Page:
Olympic chiefs discussed how the 2012 Games are going to survive the current financial crisis at a key meeting on Wednesday.

The £9.3 billion budget to build the facilities is under intense pressure because of the credit crunch and an Olympic board meeting concentrated on how money can be saved.

I understand the idea of scrapping a £40 million temporary venue near the 02 arena, which BBC London revealed last week, was at the heart of the talks involving Olympics Minister Tessa Jowell, London Mayor Boris Johnson, 2012 chairman Lord Coe and British Olympic Association chairman Lord Moynihan.

It is looking increasingly likely that this will be the main cost-cutting measure. Badminton< and rhythmic gymnastics, which were due to take place in the north Greenwich arena, will now be moved to the Wembley Arena.

I mentioned last week that international badminton officials are aware of the possible switch of venue. They are unlikely to stand in the way of it, given that Wembley is set to host the World Championships in 2011.

Any change of venue needs the approval of both the international governing body and of the International Olympic Committee. The main concern about the switch is the travelling time from the Olympic village in east London to Wembley which can take up to an hour.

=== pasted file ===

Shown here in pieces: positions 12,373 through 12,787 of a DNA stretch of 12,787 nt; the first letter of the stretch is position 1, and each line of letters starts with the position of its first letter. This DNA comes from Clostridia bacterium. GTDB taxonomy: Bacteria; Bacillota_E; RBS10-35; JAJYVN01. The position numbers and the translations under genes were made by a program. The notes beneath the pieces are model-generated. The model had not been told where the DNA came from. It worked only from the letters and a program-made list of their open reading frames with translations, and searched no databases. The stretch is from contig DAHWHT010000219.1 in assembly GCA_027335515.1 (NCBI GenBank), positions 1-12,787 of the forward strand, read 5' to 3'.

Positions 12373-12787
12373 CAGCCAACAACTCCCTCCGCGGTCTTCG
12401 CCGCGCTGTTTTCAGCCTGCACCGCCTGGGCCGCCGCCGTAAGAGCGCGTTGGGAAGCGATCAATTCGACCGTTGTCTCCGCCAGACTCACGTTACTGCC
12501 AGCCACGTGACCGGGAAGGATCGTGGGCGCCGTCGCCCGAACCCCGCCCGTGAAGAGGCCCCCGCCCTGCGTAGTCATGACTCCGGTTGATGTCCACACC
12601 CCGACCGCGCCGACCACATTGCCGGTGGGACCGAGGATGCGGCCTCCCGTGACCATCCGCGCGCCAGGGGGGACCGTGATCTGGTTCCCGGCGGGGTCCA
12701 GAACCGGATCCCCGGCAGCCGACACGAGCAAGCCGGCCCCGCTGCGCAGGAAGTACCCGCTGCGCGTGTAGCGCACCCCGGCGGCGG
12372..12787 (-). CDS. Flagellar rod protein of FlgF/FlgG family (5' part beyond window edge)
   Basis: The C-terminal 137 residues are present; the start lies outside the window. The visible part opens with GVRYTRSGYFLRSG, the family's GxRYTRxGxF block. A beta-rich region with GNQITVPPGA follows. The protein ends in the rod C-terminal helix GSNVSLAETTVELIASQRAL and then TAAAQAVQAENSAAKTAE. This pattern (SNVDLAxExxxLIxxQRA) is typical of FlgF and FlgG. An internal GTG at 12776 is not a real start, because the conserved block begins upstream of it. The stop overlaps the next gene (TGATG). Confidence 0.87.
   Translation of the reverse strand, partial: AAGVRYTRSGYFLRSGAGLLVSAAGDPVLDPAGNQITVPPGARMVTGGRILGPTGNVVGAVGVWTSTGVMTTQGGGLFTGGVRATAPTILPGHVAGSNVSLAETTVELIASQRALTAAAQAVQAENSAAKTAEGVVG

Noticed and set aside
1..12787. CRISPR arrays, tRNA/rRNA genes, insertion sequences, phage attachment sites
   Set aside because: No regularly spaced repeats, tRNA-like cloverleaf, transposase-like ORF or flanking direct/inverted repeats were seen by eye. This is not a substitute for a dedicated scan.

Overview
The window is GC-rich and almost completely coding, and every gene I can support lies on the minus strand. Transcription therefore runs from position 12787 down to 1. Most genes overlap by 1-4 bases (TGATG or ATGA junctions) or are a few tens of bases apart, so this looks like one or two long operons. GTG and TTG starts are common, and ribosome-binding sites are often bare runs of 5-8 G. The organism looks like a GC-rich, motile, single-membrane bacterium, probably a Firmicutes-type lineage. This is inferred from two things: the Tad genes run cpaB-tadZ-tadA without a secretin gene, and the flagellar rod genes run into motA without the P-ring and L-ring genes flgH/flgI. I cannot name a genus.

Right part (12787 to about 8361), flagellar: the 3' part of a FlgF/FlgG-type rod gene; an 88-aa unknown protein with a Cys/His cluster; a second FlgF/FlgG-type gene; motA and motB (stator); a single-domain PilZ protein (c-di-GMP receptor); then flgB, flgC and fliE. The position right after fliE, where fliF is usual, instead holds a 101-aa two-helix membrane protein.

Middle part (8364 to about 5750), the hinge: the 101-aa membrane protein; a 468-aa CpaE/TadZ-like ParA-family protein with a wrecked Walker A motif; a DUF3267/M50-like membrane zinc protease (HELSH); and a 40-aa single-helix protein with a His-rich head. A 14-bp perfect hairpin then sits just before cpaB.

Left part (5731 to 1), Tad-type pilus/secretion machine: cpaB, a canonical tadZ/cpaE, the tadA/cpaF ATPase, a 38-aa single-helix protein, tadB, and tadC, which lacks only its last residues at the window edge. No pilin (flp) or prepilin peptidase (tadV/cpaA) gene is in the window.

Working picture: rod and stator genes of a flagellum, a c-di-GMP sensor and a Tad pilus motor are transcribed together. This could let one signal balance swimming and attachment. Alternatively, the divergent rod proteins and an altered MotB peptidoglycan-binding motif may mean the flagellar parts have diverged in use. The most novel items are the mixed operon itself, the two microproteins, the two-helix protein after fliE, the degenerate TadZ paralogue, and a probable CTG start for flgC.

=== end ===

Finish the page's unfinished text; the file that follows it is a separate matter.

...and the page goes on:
Gina Miles, USA, Beijing 2008

The board discussed a special review of all costs by accountancy firm KPMG which also involved moving the equestrian events from Greenwich Park and the shooting from Woolwich. There were also doubts expressed about whether to build a temporary venue for basketball at the Olympic Park.

But all three venues are expected to stay in place despite opposition from local residents in Greenwich and from some shooting officials. London 2012 need the 12,000 seats at the basketball stadium because of the popularity of the sport and there are no other venues in London suitable for the sport.

London 2012 chiefs are also looking at cutting the number of apartments in the Olympic Village which is now envisaged at two thirds of the original size because private financing of the project has drained away.

This has already caused concern among team leaders around the world and is likely to more controversial than the badminton switch.

Adrian Warner is BBC London's Olympics correspondent. Our FAQs should answer any questions you have.


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